MTE: Probably just the same stuff that I learned. You just have to work. It is a job. You have to work really hard and you have to talk to booking people at clubs a lot. You can’t be discouraged if the first time you try to get a gig, they are like, “No way”. Or if the first gig you get is at 1 in the morning on a Tuesday. Because it will be. And it’s hard to get your friends or anybody to come out and see you then. In the 10 years it really took a lot. It took five or six of those years at least to get to a point where I was even drawing more than 10 people. So you just have to stick to it. And do treat it as a job but also, as I said before, go out and see music. Cause you can’t be in this city and not take advantage of that.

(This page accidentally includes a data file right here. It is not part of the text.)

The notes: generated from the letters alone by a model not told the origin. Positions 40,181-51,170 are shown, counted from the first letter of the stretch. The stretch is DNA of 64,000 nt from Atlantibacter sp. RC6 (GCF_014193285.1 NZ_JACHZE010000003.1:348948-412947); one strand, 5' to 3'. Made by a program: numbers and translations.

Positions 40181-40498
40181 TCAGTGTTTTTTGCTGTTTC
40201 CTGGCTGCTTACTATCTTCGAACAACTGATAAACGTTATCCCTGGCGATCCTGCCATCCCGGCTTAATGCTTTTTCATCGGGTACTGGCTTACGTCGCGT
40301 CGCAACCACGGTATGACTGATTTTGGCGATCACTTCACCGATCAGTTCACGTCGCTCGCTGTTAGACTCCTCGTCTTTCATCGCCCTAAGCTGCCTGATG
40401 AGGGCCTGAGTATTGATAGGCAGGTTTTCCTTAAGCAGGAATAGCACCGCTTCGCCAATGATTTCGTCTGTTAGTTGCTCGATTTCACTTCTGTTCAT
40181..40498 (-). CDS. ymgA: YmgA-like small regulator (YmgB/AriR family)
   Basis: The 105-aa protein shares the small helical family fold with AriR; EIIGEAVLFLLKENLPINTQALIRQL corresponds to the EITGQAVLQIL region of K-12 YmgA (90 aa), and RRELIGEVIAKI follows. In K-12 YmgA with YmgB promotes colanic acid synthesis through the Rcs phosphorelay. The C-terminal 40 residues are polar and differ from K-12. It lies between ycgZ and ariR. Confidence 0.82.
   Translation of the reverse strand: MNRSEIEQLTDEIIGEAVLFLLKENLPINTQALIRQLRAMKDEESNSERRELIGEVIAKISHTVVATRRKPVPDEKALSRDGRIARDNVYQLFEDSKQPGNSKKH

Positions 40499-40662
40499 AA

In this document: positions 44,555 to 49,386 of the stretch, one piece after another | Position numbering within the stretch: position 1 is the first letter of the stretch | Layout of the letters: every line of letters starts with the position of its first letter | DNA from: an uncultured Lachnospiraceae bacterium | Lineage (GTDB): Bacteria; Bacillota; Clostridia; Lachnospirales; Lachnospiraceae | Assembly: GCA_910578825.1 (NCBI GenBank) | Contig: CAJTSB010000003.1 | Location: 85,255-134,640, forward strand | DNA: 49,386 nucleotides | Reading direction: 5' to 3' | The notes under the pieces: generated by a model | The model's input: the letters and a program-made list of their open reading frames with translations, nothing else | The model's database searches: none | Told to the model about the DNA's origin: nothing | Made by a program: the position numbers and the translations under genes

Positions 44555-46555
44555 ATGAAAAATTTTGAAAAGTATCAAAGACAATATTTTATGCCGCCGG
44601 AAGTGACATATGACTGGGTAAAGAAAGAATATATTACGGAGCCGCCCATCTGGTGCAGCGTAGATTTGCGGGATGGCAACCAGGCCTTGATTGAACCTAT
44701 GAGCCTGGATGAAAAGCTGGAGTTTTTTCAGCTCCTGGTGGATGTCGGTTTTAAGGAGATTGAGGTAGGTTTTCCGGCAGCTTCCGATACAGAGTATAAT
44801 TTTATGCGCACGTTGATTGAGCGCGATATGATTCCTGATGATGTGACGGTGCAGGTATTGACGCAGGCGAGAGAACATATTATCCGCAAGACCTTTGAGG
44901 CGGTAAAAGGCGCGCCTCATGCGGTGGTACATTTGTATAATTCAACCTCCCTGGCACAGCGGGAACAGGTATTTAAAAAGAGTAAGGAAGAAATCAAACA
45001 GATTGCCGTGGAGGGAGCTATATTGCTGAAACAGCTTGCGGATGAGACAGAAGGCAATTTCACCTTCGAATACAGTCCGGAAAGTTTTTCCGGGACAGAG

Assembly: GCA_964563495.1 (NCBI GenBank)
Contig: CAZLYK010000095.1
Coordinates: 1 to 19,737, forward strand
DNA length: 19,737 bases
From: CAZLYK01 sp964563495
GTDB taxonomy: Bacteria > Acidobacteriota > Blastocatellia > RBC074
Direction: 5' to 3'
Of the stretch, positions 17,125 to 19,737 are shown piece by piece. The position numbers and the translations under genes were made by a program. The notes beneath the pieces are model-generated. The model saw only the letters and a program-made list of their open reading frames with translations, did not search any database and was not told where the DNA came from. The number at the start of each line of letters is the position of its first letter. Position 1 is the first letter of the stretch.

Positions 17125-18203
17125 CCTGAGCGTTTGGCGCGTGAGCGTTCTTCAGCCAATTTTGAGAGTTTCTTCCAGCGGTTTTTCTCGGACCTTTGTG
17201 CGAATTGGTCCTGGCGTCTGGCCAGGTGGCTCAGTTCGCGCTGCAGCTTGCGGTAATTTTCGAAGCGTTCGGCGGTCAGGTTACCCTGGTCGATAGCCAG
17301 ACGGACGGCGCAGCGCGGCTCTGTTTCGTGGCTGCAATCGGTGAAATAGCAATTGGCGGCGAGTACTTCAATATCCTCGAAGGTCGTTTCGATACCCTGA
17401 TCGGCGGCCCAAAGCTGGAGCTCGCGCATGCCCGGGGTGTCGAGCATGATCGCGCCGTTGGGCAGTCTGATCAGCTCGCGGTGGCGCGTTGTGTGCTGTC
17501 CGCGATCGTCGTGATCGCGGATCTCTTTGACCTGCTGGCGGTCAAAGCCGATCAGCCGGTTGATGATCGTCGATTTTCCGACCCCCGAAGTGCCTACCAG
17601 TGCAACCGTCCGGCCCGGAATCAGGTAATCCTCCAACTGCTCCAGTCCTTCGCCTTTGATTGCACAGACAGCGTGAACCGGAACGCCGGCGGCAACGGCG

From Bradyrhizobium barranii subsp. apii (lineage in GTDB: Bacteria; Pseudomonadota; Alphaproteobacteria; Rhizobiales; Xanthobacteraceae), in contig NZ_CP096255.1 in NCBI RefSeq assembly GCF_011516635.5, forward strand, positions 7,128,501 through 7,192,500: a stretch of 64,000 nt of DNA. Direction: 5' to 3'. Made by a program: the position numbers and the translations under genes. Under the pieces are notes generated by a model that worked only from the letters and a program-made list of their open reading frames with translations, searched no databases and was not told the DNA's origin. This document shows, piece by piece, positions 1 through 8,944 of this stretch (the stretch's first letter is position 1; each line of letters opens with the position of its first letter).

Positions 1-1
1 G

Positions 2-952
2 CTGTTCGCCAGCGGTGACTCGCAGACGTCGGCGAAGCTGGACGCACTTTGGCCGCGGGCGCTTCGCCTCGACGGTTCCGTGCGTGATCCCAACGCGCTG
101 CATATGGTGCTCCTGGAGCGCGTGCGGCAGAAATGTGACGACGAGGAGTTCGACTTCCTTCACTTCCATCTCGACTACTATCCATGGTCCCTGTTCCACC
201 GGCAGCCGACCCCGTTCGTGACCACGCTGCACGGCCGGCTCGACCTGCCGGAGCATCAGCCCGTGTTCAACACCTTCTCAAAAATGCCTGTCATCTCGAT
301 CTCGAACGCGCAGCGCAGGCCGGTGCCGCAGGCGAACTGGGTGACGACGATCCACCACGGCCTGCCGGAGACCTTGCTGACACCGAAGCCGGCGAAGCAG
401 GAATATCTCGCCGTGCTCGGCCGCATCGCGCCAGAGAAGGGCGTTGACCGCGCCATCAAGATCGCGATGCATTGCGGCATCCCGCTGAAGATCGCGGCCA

AD: One last thing, a few years ago we were on a plane going somewhere, where we read an article about you. I was wondering if it helped your career.
MTE: Well I did get a couple of offers to be a flight attendant after that. I think I can proclaim, pretty safely, that I am the king of bizarre media. Just random publicity. I never get the regular mainstream stuff. I end up on the in-flight magazine. I think that just kind of describes me.
AD: Is there anything else that you want to add?
MTE: Yeah, I just wanted to say, “Hey to the Living School”.